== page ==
Royal Mail sell-off: Shared allocated for sovereign wealth funds
Some of the world’s most powerful sovereign wealth funds could receive shares as thousands of British investors are locked out of £3.3billion pay off.
Heather Saul is a digital reporter for The Independent, currently working on the People desk. She has written news and features across a number of topics, paying particular attention to the activities of Isis and events in Iraq, Syria, Iran and Saudi Arabia.
Thursday 10 October 2013
Some of the world’s most powerful sovereign wealth funds could be allocated shares in the Royal Mail worth millions of pounds as thousands of British investors are locked out of the £3.3billion pay off.
State backed entities from Kuwait and Singapore are reportedly among those who have applied for shares worth hundreds of millions of pounds, Sky News has reported.
Shares were initially priced between 260p and 330p, but were raised to 330p by the Government following strong demand.
However, some British private investors are likely to be locked out from the sell-off because they placed orders for more than £10,000 worth of shares.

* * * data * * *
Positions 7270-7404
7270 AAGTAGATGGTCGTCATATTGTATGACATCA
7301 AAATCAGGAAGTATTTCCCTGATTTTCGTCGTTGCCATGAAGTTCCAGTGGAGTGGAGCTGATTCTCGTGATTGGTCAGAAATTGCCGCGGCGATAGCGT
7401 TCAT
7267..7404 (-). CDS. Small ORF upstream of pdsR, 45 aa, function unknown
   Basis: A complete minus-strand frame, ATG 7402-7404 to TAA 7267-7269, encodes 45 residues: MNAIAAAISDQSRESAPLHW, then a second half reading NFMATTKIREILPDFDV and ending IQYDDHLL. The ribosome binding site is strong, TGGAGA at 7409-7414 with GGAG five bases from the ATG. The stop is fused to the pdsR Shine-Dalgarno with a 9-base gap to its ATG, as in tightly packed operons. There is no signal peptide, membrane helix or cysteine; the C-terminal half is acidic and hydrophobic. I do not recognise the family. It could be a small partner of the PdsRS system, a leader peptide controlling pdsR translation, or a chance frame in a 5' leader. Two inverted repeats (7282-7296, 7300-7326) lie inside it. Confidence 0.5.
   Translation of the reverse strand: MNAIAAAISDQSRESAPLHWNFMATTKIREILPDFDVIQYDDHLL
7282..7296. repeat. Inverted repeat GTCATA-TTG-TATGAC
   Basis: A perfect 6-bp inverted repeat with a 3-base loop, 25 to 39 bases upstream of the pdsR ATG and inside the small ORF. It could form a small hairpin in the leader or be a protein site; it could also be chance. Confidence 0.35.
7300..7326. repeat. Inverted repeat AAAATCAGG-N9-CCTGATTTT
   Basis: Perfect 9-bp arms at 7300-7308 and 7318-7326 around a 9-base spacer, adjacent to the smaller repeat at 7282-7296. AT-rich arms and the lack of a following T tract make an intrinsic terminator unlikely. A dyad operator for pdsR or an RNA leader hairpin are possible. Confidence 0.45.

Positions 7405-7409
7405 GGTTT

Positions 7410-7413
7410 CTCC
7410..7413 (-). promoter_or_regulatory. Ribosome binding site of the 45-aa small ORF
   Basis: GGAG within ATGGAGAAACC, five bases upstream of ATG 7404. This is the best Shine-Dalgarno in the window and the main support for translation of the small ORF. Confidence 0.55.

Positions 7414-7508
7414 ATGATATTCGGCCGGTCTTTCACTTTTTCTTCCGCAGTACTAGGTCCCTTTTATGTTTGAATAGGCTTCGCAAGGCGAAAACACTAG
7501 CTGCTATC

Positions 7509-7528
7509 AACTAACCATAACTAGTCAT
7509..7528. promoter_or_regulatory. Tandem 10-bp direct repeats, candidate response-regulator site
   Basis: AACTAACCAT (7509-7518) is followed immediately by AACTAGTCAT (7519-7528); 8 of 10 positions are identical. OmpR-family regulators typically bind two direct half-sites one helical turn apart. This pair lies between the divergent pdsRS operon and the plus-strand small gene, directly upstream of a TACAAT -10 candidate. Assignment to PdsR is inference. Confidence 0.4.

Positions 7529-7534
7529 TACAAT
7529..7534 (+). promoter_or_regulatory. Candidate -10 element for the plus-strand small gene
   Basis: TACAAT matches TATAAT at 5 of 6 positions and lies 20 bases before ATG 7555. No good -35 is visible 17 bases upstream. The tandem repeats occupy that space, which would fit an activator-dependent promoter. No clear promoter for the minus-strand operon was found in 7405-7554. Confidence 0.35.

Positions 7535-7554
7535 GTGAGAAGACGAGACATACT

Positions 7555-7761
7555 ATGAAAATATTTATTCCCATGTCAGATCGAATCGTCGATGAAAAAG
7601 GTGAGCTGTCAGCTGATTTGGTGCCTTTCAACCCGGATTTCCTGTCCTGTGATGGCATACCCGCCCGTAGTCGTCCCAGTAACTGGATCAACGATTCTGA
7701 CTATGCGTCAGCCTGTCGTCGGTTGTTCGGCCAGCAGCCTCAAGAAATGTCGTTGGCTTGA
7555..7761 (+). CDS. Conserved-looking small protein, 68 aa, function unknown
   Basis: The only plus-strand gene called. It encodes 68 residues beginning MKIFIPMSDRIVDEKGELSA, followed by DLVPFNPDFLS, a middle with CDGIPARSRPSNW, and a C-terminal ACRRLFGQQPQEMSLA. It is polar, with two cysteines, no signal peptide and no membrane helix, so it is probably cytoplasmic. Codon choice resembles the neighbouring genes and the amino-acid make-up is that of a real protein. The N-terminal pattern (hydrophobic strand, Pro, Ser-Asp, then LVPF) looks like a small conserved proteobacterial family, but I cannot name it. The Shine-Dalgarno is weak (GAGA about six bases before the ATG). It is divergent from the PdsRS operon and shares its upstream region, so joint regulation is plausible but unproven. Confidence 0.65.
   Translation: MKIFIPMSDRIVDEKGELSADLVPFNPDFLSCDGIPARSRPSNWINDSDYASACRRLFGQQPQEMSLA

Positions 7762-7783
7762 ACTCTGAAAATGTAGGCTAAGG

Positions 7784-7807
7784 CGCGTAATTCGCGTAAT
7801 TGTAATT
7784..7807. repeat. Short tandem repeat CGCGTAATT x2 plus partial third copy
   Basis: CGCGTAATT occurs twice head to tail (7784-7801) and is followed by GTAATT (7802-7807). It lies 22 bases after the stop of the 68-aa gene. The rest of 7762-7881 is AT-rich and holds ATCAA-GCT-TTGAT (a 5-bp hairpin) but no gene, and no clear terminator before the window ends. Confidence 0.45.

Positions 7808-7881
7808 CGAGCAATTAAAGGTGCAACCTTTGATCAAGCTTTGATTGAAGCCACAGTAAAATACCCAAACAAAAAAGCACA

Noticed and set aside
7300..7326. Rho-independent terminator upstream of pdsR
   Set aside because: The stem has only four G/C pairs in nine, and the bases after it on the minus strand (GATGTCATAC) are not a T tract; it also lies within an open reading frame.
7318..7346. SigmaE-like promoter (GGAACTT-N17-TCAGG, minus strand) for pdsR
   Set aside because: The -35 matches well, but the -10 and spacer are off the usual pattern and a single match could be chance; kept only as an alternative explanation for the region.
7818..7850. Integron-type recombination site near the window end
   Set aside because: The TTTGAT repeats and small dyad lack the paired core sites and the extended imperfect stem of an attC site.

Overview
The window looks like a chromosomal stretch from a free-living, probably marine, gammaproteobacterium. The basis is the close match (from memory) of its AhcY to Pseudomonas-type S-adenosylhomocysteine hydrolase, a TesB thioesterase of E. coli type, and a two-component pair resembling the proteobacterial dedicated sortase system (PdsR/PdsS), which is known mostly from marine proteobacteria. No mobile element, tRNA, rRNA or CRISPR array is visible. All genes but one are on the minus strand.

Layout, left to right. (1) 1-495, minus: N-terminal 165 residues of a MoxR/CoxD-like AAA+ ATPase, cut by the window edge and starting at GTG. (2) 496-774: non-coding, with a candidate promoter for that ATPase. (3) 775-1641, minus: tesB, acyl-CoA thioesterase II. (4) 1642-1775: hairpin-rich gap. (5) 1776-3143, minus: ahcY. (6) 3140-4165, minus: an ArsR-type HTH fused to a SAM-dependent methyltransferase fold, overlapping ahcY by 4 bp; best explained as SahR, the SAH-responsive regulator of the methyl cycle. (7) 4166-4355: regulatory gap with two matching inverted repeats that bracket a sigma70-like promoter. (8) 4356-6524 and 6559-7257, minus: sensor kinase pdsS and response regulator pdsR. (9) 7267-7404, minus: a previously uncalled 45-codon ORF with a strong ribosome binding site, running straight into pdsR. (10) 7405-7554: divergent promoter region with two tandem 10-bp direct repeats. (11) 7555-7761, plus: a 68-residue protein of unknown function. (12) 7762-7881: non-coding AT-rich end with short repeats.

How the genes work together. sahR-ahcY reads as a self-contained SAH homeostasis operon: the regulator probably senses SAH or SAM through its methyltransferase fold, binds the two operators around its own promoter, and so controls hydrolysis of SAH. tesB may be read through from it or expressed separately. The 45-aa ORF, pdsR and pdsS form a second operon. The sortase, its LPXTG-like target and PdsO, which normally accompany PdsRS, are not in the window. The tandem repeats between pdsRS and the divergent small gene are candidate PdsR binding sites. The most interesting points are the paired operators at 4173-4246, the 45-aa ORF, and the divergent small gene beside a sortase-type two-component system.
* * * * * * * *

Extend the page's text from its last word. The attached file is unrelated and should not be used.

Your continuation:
The Government is expected to give those who placed orders for £750 in shares their full entitlement, but will scale back the amount allocated to those who applied for between £750 and £10,000 worth of shares.
The City based branch of the Gulf state’s investment fund, the Kuwait Investment Office and Government Investment Corporation (GIC) of Singapore are also expected to have their share applications scaled back, but will still receive some shares because ministers are keen for private ownership to have a geographically diverse base, according to Sky News.
The coalition is expected to decide on the “cut-off” point later today. A City stockbroker has said the Royal Mail £3.3billion sell off could have been underpriced by up to 80 per cent.
Canaccord Genuity believe the Royal Mail should be valued at a sum closer to £6billion, or 559p per share, compared to the 330p price per share the Government is expected to charge when trading begins.
Shares will begin full trading on Tuesday.
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